The Reluctant Widow – Georgette Heyer

Reading too much Heyer is a bit like eating too much sugar in one sitting – I feel slightly sick and usually get a headache. I like Heyer (and sugar), but a little goes a long way. I think this is one of her best romances.

Here’s the blurb on the back …

A fateful mistake…

When Elinor Rochdale boards the wrong coach, she ends up not at her prospective employer’s home but at the estate of Eustace Cheviot, a dissipated and ruined young man on the verge of death.

A momentous decision…

His cousin, Mr Ned Carlyon, persuades Elinor to marry Eustace as a simple business arrangement. By morning, Elinor is a rich widow, but finds herself embroiled with an international spy ring, housebreakers, uninvited guests, and murder. And Mr Carlyon won’t let her leave …

This novel combines intrigue and romance in a compelling page turning manner (and there is not too much regency slang, which I always find a tad annoying). It is light and sparkling and very easy to read.

Elinor is on her way to her new post as a governess and steps into the wrong carriage – she ends up at Highnoons where it is thought she has answered an advertisment to marry Eustace Cheviot. The advertisment was placed by Mr Ned Carlyon – Eustance’s cousin – as a way of not inheriting Highnoons (the Grandfather’s will was unusual). Mr Carlyon thinks Elinor should marry Eustace despite the mistake because Eustace won’t live for long – he is a disolute young man – and once he is dead she can live a life of relative comfort with than drudgery as a Governess. They then hear (Via Mr Carlyon’s younger brother Nicky) that Eustace has been accidently stabbed (By Nicky) and probably won’t live out the night. They rush to the inn where Elinor and Eustace are married, Eustace writes his will in Elinor’s favour and dies before morning.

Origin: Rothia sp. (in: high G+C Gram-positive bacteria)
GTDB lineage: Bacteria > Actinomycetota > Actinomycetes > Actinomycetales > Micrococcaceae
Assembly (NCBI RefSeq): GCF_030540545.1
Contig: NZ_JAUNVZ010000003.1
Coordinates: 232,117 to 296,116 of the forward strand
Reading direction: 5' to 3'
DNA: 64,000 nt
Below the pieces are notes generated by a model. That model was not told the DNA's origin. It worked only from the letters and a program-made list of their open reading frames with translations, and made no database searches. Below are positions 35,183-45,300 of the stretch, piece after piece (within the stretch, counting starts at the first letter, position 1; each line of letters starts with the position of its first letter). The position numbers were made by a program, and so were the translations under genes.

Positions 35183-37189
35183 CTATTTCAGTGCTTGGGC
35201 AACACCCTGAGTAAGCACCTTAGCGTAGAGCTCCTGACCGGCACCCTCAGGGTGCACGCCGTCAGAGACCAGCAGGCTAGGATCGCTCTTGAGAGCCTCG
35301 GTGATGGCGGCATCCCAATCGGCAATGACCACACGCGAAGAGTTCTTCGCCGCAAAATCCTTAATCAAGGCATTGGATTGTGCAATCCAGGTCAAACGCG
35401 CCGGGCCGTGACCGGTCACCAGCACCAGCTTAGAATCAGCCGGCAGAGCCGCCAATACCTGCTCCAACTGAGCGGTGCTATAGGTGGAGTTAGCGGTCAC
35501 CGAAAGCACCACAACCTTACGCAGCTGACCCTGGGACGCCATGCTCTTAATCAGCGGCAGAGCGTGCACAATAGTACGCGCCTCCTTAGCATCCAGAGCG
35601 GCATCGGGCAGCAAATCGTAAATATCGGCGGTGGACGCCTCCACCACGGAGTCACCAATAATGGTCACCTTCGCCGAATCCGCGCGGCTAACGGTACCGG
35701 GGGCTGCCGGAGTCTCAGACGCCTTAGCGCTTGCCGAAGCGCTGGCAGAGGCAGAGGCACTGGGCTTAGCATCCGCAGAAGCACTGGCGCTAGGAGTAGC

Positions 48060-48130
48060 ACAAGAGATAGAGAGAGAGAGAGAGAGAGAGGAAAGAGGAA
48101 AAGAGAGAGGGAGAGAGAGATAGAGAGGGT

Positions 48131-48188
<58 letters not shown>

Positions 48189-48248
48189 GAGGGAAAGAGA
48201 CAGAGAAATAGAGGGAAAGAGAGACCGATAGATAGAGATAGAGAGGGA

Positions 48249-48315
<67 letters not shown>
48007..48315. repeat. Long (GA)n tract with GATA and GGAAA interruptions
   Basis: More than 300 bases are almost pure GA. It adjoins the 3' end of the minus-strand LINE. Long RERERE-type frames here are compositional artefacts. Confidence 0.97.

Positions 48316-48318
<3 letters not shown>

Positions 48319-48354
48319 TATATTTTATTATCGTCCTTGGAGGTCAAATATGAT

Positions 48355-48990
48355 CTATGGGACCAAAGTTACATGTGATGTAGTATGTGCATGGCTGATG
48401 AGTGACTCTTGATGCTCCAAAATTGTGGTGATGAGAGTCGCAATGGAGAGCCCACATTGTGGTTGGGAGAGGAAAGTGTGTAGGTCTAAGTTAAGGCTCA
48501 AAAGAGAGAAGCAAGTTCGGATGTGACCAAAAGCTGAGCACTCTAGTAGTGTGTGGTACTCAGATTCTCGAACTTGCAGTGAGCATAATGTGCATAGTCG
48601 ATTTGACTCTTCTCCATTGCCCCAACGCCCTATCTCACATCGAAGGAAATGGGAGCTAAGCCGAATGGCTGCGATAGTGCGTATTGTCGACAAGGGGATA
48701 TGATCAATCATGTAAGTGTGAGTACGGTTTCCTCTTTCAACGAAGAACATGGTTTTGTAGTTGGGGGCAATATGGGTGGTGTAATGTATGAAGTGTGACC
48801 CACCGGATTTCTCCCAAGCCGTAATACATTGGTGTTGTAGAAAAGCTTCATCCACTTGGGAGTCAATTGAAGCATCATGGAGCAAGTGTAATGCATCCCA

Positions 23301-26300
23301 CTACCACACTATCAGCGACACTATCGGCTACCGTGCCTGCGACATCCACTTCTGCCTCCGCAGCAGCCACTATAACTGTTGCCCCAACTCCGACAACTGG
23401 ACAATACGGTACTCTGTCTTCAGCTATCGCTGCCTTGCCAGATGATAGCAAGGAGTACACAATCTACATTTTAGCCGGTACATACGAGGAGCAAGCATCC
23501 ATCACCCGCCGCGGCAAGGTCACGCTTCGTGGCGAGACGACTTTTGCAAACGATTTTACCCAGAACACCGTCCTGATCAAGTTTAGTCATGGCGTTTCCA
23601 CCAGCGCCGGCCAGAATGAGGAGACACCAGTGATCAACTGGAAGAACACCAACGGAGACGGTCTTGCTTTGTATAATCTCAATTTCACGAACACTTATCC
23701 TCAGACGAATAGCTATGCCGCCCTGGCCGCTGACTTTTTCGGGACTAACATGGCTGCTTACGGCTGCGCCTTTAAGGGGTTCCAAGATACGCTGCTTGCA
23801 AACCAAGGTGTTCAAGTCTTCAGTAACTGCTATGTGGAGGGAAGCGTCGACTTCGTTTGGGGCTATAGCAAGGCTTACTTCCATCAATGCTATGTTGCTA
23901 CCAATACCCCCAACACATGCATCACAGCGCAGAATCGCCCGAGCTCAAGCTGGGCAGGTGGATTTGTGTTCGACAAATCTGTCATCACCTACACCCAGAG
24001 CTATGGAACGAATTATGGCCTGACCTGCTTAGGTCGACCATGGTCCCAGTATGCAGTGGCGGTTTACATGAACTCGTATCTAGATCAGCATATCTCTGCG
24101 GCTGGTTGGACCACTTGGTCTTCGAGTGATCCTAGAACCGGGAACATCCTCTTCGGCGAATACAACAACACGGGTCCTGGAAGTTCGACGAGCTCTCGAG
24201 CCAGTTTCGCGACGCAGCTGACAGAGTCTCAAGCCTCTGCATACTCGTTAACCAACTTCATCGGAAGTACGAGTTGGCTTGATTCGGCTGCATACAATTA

Elinor is settled at Highnoons and receives a visitor late at night who claims to have let himself in the side door (not being aware that Eustace is dead). How did he get in? All the doors and windows were locked and what was he looking for? Hence the mystery.

I enjoyed reading this novel. If you haven’t read any Georgette Heyer this would be a good one with which to start.

Here are some links …


Filed under Recommended, Regency Romance

2 Responses to The Reluctant Widow – Georgette Heyer

  1. I am reading Heyer’s Frederica and loving it. The Reluctant Widow is o my list too. Thanks for the insights.

    Cheers, Laurel Ann

  2. Pingback: Jane Austen Reviews » Blog Archive » Frederica – Georgette Heyer

Leave a Reply

Your email address will not be published. Required fields are marked *